Recent studies have shown that the escape of oxygen ions (O+) into the magnetosheath along open magnetic field lines from the terrestrial cusp and mantle is significant. We present a study of how O+ transport in the dayside magnetosheath depends on the interplanetary magnetic field (IMF) direction. There are clear asymmetries in the O+ flows for southward and northward IMF. The asymmetries can be understood in terms of the different magnetic topologies that arise due to differences in the location of the reconnection site, which depends on the IMF direction. During southward IMF, most of the observed magnetosheath O+ is transported downstream. In contrast, for northward IMF we observe O+ flowing both downstream and equatorward towards the opposite hemisphere. We observe evidence of dual-lobe reconnection occasionally taking place during strong northward IMF conditions, a mechanism that may trap O+ and bring it back into the magnetosphere. Its effect on the overall escape is however small: we estimate the upper limit of trapped O+ to be 5%, a small number considering that ion flux calculations are rough estimates. The total O+ escape flux is higher by about a factor of 2 during times of southward IMF, in agreement with earlier studies of O+ cusp outflow.

  • 18.
    Slapak, Rikard
    et al.
    Luleå University of Technology, Department of Computer Science, Electrical and Space Engineering, Space Technology.
    Schillings, Audrey
    Luleå University of Technology, Department of Computer Science, Electrical and Space Engineering, Space Technology.
    Nilsson, Hans
    Luleå University of Technology, Department of Computer Science, Electrical and Space Engineering, Space Technology.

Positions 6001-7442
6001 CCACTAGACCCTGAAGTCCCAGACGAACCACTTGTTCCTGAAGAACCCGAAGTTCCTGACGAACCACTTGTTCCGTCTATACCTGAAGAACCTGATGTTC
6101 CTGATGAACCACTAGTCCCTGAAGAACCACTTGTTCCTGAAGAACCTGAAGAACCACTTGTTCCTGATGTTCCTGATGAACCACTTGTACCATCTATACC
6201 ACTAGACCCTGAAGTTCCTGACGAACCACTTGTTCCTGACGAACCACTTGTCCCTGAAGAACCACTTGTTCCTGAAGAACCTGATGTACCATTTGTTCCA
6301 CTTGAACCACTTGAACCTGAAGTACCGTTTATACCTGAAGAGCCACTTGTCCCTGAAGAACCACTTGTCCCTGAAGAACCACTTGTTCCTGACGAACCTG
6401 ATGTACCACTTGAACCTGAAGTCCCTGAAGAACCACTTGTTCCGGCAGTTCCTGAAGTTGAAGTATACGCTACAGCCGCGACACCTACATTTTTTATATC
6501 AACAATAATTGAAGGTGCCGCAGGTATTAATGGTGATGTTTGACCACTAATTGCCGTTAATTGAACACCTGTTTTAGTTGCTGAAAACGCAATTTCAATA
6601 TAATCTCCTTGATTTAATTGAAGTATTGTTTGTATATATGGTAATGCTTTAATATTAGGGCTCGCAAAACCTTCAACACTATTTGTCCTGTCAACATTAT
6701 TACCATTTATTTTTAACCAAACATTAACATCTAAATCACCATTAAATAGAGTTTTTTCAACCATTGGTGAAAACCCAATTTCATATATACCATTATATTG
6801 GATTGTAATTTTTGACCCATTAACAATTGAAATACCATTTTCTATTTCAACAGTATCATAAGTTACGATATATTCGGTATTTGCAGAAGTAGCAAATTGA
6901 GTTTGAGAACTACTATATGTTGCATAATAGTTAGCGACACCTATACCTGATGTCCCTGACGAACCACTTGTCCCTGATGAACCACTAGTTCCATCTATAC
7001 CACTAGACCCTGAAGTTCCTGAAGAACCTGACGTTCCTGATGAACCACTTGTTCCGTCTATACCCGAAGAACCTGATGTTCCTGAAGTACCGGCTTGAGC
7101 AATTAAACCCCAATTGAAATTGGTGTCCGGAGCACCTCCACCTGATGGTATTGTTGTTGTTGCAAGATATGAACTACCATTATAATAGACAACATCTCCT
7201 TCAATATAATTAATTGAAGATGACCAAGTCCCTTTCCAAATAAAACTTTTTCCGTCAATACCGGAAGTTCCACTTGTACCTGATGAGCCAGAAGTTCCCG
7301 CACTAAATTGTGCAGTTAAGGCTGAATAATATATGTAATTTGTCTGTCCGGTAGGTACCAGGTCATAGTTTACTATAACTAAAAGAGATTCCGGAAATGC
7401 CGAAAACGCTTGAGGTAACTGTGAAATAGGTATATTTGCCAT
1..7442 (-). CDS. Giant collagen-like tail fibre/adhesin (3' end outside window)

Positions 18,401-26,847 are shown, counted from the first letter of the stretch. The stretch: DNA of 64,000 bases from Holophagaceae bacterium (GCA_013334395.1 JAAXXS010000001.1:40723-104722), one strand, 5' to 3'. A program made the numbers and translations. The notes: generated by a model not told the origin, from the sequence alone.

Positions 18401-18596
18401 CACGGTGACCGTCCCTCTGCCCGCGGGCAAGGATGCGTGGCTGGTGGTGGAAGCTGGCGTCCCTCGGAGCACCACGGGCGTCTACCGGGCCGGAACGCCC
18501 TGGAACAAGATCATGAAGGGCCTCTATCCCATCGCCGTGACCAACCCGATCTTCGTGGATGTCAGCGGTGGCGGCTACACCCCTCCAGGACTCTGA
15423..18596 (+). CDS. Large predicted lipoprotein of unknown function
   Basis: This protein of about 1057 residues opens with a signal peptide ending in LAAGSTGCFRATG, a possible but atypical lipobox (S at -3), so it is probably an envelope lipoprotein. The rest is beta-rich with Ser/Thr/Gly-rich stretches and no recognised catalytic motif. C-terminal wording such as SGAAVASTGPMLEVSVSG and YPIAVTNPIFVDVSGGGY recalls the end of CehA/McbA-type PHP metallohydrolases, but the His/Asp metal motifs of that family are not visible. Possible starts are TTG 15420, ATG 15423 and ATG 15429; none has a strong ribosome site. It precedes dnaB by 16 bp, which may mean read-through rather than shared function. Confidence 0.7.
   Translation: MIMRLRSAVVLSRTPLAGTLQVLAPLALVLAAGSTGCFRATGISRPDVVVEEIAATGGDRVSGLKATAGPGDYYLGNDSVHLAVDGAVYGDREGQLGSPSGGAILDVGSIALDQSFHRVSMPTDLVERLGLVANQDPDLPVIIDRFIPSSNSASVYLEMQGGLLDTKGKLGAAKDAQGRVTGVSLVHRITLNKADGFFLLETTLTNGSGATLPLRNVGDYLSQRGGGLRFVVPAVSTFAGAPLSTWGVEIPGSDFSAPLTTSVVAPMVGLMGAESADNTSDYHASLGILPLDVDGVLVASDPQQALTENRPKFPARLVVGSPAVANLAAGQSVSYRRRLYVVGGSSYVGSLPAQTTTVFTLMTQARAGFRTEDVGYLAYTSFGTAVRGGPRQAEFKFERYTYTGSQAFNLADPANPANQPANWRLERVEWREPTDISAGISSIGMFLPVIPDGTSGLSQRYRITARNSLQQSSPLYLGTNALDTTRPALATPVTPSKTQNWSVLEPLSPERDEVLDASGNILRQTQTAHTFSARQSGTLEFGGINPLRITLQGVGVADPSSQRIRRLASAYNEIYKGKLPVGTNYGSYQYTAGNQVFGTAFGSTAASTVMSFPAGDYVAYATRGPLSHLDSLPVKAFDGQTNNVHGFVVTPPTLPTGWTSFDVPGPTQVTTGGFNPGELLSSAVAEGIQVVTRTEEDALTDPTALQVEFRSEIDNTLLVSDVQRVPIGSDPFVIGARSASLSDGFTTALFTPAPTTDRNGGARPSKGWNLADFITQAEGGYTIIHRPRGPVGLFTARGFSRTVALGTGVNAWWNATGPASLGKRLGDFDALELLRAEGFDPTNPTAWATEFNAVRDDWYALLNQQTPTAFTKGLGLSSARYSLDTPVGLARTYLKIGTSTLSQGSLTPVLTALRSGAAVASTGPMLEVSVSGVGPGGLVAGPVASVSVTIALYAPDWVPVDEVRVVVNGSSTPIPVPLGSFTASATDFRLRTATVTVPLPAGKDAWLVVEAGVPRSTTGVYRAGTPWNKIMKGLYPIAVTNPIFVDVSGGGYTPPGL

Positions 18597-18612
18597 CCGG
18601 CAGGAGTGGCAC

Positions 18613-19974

Yamauchi, Masatoshi
    Swedish Institute of Space Physics, Kiruna.
    Westerberg, Lars-Göran
    Luleå University of Technology, Department of Engineering Sciences and Mathematics, Fluid and Experimental Mechanics.
    Atmospheric loss from the dayside open polar region and its dependence on geomagnetic activity: Implications for atmospheric escape on evolutionary time scales2017In: Annales Geophysicae, ISSN 0992-7689, E-ISSN 1432-0576, Vol. 35, no 3, p. 721-731Article in journal (Refereed)
  • 19.
    Slapak, Rikard
    et al.
    Luleå University of Technology, Department of Computer Science, Electrical and Space Engineering, Space Technology.
    Schillings, Audrey
    Luleå University of Technology, Department of Computer Science, Electrical and Space Engineering, Space Technology.
    Nilsson, Hans
    Luleå University of Technology, Department of Computer Science, Electrical and Space Engineering, Space Technology.
    Yamauchi, Masatoshi
    Swedish Institute of Space Physics, Kiruna.
    Westerberg, Lars-Göran
    Luleå University of Technology, Department of Engineering Sciences and Mathematics, Fluid and Experimental Mechanics.
    Corrigendum to Atmospheric loss from the dayside open polar region and its dependence on geomagnetic activity: Implications for atmospheric escape on evolutionary time scales, published in Ann. Geophys., 35, 721–731,20172018In: Annales Geophysicae, ISSN 0992-7689, E-ISSN 1432-0576Article in journal (Refereed)
  • 20.
    Waara, Martin
    et al.
    Swedish Institute of Space Physics / Institutet för rymdfysik.
    Nilsson, Hans
    Slapak, Rikard
    Swedish Institute of Space Physics / Institutet för rymdfysik.
    André, Mats
    Institutet för rymdfysik, Uppsala.
    Stenberg, Gabriella
    Swedish Institute of Space Physics / Institutet för rymdfysik.
    Oxygen ion energization by waves in the high altitude cusp and mantle2012In: Annales Geophysicae, ISSN 0992-7689, E-ISSN 1432-0576, Vol. 30, p. 1309-1314Article in journal (Refereed)
  • 21.
    Waara, Martin
    et al.
    Swedish Institute of Space Physics / Institutet för rymdfysik.
    Slapak, Rikard
    Nilsson, Hans
    Stenberg, Gabriella
    Swedish Institute of Space Physics / Institutet för rymdfysik.
    André, Mats
    Swedish Institute of Space Physics, Uppsala.
    Barghouthi, Imad A.
    Al Quds University, Jerusalem.
    Statistical evidence for O+ energization and outflow caused by wave-particle interaction in the high altitude cusp and mantle2011In: Annales Geophysicae, ISSN 0992-7689, E-ISSN 1432-0576, Vol. 29, p. 945-954Article in journal (Refereed)
  • 22.